IMDB Synopsis: American car designer Carroll Shelby and driver Ken Miles battle corporate interference, the laws of physics and their own personal demons to build a revolutionary race car for Ford and challenge Ferrari at the 24 Hours of Le Mans in 1966.
Ford v. Ferrari is a crowd pleaser. On the surface, it’s a (mostly) true story about Ford Motor Company’s personal vendetta with Ferrari, fought via race cars at the 24 Hours of Le Mans. The driving set pieces are truly incredible, the performances from the A-list co-leads are compelling, and there’s a gifted director at the helm (James Mangold). But peeking under the hood, Ford v Ferrari isn’t quite as polished as it seems, coming in a little overlong and the supporting cast gets lost in the shadow of its two megawatt protagonists. All-in-all, Ford v Ferrari is breathtaking at times, clumsy at others—but mostly enjoyable—at a mid budget no-less, something that is becoming rarer and rarer.
After a failed buyout of Ferrari (and insults from namesake Enzo), John Ford II (Tracy Letts) and Lee Iacocca (Jon Bernthal) plan to wage war on the storied automaker, to beat them at their own game. Enlisting legendary driver and car designer Carroll Shelby (Matt Damon) to lead a team of engineers and drivers to create a car capable of winning the 24 Hours of Le Mans. Principle among Shelby’s team is Ken Miles, a never-was driver with talent in spades and a heart of gold. The Ford team are armed with little more than grit, determination, and… a blank check and the resources of a multibillion dollar corporation. Not exactly David v Goliath, but the soul of Ford v Ferrari isn’t about behemoths in a measuring contest. It’s about Shelby and Miles’ unbridled love for cars and racing. About them doing something that’s never been done.
The story is well-known in racing circles, with Ford indeed triumphing at Le Mans, but that’s not the real story. Facts can be gleaned from Wikipedia. The film really soars in the smaller moments in the garages and on the test tracks. Racing mechanic-speak, upgrade montages, and Ken Miles ripping around the tracks gives the film energy and soul. What works less is Miles’ family life, which seems shoehorned in despite solid performances from his wife and son (Caitriona Balfe & Noah Jupe). Somewhere in between, the office intrigue (mostly at Ford) moves the plot forward, and gives the corporation a human face. Ford faces a sales slump, a battering in the press, and needing a win. But ultimately, pleas to feel sorry for John Ford II fall on deaf ears, as it’s hard for the audience to feel bad about the Ford Motor Company, especially in a post-2000s world.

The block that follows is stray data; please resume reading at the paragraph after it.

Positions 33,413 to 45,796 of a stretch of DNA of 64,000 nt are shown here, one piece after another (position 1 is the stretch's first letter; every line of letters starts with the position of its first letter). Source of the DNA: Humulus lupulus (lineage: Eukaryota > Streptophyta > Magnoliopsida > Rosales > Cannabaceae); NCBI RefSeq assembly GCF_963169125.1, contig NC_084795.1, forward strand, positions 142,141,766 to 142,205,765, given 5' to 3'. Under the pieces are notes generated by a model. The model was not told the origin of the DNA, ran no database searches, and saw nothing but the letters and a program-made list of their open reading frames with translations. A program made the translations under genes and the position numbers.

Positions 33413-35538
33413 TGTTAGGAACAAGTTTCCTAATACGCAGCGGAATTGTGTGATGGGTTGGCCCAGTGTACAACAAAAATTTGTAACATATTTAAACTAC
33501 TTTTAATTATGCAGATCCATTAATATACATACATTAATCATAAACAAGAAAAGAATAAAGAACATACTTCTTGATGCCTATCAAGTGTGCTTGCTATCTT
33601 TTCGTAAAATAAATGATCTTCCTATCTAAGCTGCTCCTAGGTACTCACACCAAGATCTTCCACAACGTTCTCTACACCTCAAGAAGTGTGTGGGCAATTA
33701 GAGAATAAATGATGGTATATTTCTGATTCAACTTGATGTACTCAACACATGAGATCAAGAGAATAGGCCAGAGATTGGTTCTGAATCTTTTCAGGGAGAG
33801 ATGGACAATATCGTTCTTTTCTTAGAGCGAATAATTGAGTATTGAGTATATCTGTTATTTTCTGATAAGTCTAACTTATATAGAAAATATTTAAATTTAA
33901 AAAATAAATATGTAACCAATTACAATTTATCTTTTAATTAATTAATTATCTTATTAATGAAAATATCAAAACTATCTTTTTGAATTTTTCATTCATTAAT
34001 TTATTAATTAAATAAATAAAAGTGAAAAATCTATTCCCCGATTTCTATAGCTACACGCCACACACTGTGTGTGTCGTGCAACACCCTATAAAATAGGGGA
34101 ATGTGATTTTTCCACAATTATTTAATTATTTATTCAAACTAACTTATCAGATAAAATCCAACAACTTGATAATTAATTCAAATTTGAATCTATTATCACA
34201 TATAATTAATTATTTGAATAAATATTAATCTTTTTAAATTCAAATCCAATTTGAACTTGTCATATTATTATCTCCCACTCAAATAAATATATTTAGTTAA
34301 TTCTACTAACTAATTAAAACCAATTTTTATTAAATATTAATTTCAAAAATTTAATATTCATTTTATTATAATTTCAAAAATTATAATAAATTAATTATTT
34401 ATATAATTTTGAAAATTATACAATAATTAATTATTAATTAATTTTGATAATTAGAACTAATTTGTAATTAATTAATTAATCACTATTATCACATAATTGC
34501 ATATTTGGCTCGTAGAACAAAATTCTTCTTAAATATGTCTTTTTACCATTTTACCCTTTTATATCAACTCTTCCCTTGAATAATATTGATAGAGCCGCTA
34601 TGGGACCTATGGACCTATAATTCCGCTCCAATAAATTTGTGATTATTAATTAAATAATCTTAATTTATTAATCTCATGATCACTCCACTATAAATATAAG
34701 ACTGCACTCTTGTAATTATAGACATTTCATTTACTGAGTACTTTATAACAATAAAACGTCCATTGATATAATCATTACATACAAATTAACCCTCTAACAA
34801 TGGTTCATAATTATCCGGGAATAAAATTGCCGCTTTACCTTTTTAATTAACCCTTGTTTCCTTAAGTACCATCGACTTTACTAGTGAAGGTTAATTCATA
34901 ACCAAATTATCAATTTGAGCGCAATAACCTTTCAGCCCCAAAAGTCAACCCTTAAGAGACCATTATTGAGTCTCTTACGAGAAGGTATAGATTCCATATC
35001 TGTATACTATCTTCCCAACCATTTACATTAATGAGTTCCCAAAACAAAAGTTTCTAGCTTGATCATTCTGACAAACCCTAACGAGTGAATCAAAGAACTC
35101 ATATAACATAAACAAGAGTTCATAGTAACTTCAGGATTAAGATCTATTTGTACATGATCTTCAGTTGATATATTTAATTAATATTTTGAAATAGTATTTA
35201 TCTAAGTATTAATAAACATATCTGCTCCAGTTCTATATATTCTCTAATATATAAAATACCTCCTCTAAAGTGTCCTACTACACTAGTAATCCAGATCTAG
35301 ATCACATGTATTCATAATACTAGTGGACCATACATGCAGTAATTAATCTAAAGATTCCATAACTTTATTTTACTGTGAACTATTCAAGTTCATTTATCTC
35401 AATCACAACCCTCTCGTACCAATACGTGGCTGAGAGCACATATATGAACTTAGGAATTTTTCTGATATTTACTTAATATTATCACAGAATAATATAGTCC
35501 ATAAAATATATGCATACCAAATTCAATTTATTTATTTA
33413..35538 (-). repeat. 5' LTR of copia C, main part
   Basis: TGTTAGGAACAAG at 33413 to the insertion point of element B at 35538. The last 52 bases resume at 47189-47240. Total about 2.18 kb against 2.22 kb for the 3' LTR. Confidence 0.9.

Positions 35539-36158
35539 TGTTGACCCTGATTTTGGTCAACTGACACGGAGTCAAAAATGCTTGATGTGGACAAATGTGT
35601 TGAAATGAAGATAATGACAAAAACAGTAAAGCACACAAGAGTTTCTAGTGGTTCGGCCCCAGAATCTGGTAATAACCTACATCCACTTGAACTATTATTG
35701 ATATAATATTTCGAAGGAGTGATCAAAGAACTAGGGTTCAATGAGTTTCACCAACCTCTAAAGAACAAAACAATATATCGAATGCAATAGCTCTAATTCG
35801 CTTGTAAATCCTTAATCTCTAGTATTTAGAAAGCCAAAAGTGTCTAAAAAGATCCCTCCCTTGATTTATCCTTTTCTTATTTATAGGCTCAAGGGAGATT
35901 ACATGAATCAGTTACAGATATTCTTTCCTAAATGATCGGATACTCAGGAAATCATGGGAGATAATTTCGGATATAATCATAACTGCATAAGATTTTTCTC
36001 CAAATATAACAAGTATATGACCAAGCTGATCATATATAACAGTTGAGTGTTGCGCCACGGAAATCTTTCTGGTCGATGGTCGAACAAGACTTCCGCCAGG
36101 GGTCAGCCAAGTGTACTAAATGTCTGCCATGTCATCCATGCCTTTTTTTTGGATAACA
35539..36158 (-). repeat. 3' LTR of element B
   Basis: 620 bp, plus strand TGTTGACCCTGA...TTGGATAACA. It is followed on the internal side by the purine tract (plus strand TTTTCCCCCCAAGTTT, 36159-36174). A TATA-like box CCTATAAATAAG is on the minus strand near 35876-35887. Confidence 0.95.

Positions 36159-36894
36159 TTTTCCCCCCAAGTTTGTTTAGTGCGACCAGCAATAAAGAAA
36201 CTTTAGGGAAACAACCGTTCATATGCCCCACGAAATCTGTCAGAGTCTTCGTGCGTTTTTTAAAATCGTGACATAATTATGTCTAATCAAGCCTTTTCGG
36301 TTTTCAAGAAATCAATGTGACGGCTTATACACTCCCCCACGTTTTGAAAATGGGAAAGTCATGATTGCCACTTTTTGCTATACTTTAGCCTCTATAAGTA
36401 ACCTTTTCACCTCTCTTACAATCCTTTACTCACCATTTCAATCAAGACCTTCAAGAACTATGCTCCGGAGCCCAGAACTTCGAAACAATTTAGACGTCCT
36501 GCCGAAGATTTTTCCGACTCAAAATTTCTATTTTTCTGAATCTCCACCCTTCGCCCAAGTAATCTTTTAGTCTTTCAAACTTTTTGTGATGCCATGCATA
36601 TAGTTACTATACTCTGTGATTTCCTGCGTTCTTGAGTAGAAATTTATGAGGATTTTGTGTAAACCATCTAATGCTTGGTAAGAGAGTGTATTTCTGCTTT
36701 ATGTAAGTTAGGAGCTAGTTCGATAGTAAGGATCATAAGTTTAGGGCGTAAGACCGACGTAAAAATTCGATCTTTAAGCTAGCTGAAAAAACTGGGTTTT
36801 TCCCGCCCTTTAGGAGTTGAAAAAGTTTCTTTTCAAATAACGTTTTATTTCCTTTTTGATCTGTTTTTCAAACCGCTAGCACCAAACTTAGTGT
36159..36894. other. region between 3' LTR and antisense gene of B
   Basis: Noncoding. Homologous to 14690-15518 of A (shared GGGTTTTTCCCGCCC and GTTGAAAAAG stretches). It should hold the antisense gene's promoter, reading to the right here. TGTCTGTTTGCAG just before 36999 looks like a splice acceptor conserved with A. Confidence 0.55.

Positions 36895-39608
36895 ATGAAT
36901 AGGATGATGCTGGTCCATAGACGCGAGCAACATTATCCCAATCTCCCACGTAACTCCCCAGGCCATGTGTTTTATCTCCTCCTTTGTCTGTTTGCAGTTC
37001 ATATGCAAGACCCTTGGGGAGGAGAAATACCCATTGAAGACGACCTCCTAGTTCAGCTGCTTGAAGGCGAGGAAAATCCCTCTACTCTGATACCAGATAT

In this beautiful dramatization of two giants at war, Director James Mangold illustrates the cost in blood, sweat and tears of what a war of egos hath wrought. Mangold deftly portrays the danger and exhaustiveness of 24 hour racing, while simultaneously showing the power and beauty of racing in the era. Matt Damon and Christian Bale show genuine chemistry as the oft-combative duo, as they navigate uncharted territory. Ford v Ferrari isn’t about the Americans versus the Italians. It’s not about blue collar muscle of Detroit versus the precision craftsmanship of Modena. It’s a story about the indomitable spirit of human nature and about changing the world. It might be titled Ford v Ferrari, but it’s got a much more human heart.
Highlights: The backstabbing Leo Beebe (Josh Lucas) is a character that you love to see. All of the driving sequences are incredible. Tracy Letts as John Ford II adds a menace and demeanor that’s perfect for the character.
MVP: This is a Christian Bale Oscar-vehicle. His portrayal of Ken Miles should garner a lot of buzz on the awards circuit.
Should you watch it: The car sequences are thrilling and the performances are solid, but it’s a little overlong and has a too-sweet ending. 7.5/10.
Director: James Mangold
Studio: 20th Century Fox // Original release date: November 15, 2019